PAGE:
Protection of Freedoms Bill

Memorandum submitted by Equality and Human Rights Commission

Committee stage briefing:

Protection of Freedoms Bill



· The Equality and Human Rights Commission welcomes the opportunity to comment on the Protection of Freedoms Bill . Our advice on this Bill is provided in the context of our statutory duty to promote, enforce and monitor the effectiveness of equality and human rights enactments. [1]

· The Commission broadly welcomes the Bill as providing better protection of human rights. In particular, we welcome measures in relation to the retention and destruction of biometric data , which we consider would provide for a more proportionate regime.

· However, the Commission consider s that aspects of the B ill could be strengthened to ensure they adequately protect human rights. For example , we welcome proposals to amend s ection 44 stop and search powers , but consider they m ay fail to meet requirements under the European Convention on Human Rights. The Commission would suggest additional safeguards for use of these powers .

· The Commission also welcome s further regulation of CCTV surveillance . We would suggest a comprehensive review and reform of legislation governing information privacy to simpl if y existing legislation , as well as ensure it adequately protects and promotes the right to privacy.

Part 1 - Regulation of biometric data 

Commission’s position

The Commission welcomes provisions in the Bill regarding the regulation of DNA profiles and fingerprints. These proposals reflect aspects of the Scottish model, which the Commission considers provides a more proportionate system than currently in place in England and Wales.

The Commission recognises the importance of the database as a tool for detecting and preventing crime. However, we have always considered that retaining DNA samples and profiles indefinitely regardless of the circumstances of the case to be incompatible with the right to privacy under Article 8 of the European Convention on Human Rights (‘the Convention’).

In addition, the Commission considers that the over-representation of ethnic minority men [1] and other vulnerable groups such as children [2] and people with mental health conditions on the database engages and may violate Article 14 of the Convention regarding prohibition of discrimination.

The Commission regards indefinite retention for all recordable offences to be disproportionate, as found in the case of S and Marper [3] . We recommend that the Bill provisions align with the Council of Europe's guidance on the use of DNA within the criminal justice framework. [4]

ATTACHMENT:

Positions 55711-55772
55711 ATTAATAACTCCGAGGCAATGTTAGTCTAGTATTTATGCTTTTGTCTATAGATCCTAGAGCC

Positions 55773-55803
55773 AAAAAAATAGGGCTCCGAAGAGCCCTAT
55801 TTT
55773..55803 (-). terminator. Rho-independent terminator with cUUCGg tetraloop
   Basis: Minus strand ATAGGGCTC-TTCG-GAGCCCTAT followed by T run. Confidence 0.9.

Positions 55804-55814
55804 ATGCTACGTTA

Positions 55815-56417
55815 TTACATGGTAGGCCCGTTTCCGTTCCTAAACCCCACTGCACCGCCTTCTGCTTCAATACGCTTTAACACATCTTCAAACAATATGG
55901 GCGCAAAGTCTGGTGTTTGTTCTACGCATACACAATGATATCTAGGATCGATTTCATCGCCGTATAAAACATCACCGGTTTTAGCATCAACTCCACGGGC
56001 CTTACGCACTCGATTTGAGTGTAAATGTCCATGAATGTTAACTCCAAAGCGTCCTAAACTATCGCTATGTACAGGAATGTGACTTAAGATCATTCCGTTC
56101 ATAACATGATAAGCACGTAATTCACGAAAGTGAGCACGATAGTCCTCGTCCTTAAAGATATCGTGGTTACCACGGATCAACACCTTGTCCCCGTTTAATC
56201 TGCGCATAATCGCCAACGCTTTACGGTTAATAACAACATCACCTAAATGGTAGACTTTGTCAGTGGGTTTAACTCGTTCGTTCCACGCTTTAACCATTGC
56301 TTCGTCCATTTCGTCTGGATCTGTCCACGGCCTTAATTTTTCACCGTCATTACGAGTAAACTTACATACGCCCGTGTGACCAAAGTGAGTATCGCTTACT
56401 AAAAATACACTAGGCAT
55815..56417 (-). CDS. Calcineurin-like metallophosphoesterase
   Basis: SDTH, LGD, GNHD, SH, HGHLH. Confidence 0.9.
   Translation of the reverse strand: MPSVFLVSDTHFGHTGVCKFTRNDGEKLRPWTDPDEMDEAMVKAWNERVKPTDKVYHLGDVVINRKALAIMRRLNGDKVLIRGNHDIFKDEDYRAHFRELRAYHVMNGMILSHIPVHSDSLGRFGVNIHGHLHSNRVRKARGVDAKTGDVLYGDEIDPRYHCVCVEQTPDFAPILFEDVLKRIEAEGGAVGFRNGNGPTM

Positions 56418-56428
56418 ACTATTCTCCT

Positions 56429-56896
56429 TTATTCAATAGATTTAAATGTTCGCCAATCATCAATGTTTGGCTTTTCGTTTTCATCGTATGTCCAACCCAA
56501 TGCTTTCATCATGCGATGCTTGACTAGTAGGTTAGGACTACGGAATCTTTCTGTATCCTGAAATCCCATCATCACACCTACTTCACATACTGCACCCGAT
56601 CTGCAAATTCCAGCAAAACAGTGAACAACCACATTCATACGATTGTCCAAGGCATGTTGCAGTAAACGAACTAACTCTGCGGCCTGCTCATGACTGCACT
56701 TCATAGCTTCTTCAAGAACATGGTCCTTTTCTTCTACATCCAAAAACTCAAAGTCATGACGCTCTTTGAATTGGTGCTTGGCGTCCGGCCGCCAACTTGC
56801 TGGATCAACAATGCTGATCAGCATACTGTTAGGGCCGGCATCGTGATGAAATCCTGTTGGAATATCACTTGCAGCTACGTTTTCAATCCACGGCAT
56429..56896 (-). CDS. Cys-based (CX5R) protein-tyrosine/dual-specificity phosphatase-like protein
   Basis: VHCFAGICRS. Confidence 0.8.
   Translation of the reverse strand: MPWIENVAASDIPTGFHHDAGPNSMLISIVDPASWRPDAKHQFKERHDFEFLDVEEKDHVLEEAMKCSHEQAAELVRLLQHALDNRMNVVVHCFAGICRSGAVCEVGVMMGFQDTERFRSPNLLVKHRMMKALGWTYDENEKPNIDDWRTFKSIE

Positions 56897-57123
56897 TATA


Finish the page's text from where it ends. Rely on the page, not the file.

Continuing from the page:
In relation to proposals on the retention periods for DNA profiles and fingerprints, the Commission considers that the starting point should be that these are destroyed when a final decision has been made in a particular case, subject to limited circumstances. The limited circumstances can be summarised as follows:

· When there has been a conviction;

· when the conviction concerns a serious criminal offence against the life, integrity and security of a person;

· the storage period is strictly limited and regulated by law; and

· the storage is subject to independent or parliamentary scrutiny.

The Commission considers that the Bill meets these criteria to some extent. [5] Importantly, it treats DNA samples differently from profiles and fingerprints.

Destruction, retention and use of fingerprints 

Clause 7: Retention of children’s DNA

The Commission welcomes the provisions on the retention of DNA of children, however would suggest that these measures do not go far enough. The Commission would advise that the DNA material of children not convicted of an offence be destroyed as soon as reasonably practicable in all but the most exceptional circumstances.

The retention of a child’s DNA can be particularly harmful to them and can lead to stigmatisation, as the UN Committee on the Rights of the Child found in its concluding observations in 2008. [6] Therefore, the Commission would advise that children arrested for or charged with a minor offence are not treated in the same way as adults.

In the case of convicted children, the Commission considers that there should be a presumption in favour of destruction of DNA material on reaching 18 or at the end of the sentence, if it is beyond their 18th birthday.